Audi will learn from Tesla in bringing products to market faster and taking more risks, according to new technical boss Stefan Knirsch

Audi can learn from Tesla by being “more agile, faster and taking more risks”, according to the firm’s new board member in charge of technical development, Stefan Knirsch.

Speaking in reaction to the VW Group’s announcement at the Geneva motor show that it would invest heavily in electric and autonomous car technology up to 2025, including developing a 500km (310-mile) range family car that can be charged in 15 minutes, but which won’t cost more than a conventionally-engine car, Knirsch said: “There are things we can learn from Silicon Valley, but also things they could learn from us.”

At the show, VW Group boss Matthias Müller said the company should “think more like Tesla”. In reaction, Knirsch said: “The point about learning from Tesla is increasingly less relevant in some ways: in Silicon Valley terms they are not considered fast moving or risk takers, and less so as they have to invest in manufacturing facilities and focus on profits. They are becoming more conventional in those ways.

“It’s also true that in some areas we are going very fast. Our MMI infotainment screen systems are leading the way, and we are working with leaders like Nvidia and Harmann to put systems in our cars that can have the hardware updated every few years. In a very short space of time, we have shown we can be agile on electronics; the key for us is to be more agile in every area.”

Our Verdict

Audi A8

The Audi A8 is a highly capable and desirable luxury saloon that's very easy to live with, despite its flaws

Join the debate

Comments
5

4 March 2016

They took a risk on emissions defeat devices and the deception of legislative authorities, and that all went well...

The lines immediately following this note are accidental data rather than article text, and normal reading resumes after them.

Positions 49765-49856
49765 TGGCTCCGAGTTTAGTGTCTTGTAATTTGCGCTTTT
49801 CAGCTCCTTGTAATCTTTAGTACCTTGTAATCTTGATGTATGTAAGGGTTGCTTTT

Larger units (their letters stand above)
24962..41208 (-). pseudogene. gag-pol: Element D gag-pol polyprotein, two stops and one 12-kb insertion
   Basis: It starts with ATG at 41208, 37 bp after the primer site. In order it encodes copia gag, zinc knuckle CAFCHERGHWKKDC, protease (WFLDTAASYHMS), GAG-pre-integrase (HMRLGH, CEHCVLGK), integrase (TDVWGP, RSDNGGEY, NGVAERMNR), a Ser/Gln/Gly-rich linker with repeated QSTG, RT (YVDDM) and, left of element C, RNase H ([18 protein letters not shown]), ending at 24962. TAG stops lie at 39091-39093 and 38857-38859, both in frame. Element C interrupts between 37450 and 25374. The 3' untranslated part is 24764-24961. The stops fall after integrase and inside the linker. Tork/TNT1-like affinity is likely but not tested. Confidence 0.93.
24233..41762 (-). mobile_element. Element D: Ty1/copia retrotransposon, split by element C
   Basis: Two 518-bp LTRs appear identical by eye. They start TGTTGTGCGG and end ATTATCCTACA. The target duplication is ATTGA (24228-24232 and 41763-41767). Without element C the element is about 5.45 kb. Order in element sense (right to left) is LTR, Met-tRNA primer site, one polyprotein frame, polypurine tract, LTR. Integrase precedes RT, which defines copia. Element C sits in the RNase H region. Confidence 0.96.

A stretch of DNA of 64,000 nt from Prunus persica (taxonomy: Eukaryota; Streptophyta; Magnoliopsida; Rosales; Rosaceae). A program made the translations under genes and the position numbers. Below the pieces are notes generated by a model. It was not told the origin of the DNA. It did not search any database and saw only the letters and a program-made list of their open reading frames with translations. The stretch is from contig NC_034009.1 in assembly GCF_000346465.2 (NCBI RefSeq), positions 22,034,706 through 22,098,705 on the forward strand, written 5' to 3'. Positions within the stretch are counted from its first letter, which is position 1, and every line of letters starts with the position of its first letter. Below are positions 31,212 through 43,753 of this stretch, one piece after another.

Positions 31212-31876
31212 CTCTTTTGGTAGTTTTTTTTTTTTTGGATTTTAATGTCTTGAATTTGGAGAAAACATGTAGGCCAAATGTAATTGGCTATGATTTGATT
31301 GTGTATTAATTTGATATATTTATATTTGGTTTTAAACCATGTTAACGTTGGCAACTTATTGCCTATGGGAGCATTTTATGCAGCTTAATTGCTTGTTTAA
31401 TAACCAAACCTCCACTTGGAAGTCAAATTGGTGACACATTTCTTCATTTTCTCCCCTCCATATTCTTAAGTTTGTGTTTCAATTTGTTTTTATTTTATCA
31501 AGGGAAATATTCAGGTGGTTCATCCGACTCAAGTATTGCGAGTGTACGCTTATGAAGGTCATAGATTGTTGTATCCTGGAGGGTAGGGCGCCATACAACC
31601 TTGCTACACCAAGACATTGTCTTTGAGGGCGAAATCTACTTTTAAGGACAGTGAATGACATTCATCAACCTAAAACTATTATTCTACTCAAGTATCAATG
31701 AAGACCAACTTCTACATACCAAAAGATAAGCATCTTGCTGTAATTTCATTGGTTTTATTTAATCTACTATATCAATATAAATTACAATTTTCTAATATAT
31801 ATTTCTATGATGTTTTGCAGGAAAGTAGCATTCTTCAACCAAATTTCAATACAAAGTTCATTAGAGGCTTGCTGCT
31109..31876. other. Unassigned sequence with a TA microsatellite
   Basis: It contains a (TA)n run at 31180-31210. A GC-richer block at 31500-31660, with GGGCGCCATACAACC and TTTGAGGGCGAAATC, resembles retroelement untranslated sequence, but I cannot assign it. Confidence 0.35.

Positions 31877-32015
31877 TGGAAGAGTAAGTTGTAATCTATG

4 March 2016

Wasn't it VW's willingness to take risks that led to Dieselgate?

4 March 2016

Are you having a laugh? Risk could result in a change. And change is not allowed in Wolfsburg and Inglostadt. I'll believe it when I see a VW-Audi that looks different from the other guzzilion Volkswagen and Audis congesting our road view.

4 March 2016

VW/Audi probably hasn't taken a risk since creating the Golf Diesel in the 1970's.

They should have kept innovating after they made small diesel cars successful. While Toyota, Honda, Nissan and new starters have been taking risks with hybrids, fuel cells and EVs, VW has stagnated.

But it's good that they've finally woken up. Maybe they can make a new start.

5 March 2016

Taking risks - like leaving some exposed/painted metal inside the Q2? Edgy.

Add your comment

Log in or register to post comments

Find an Autocar car review

Driven this week

  • Mini Countryman Cooper S
    First Drive
    18 January 2017
    All-new bigger Mini continues to make a curious, flawed crossover hatchback, though it’s more compelling to drive than some and more practical than it used to be
  • Porsche Panamera 4 E-Hybrid
    First Drive
    17 January 2017
    Plug-in petrol-electric Panamera makes a better case than ever to supplant the diesel best seller, but it still appeals more to the head than the heart
  • MX-5 RF 2.0 160
    First Drive
    17 January 2017
    The distinctive 'retractable fastback' roadster promises typical MX-5 dynamics coupled with better refinement. It achieves the former, but the latter isn't quite there yet
  • Hyundai i30 1.4 T-GDi Premium
    First Drive
    17 January 2017
    Facing increasingly formidable opposition, the Hyundai i30 has been overhauled for 2017. The result is a recognisably mixed bag
  • 2016 Infiniti Q50 Country Road
    First Drive
    12 January 2017
    Infiniti’s premium mid-sized saloon packs a serious punch, but lacks the dynamic prowess of European rivals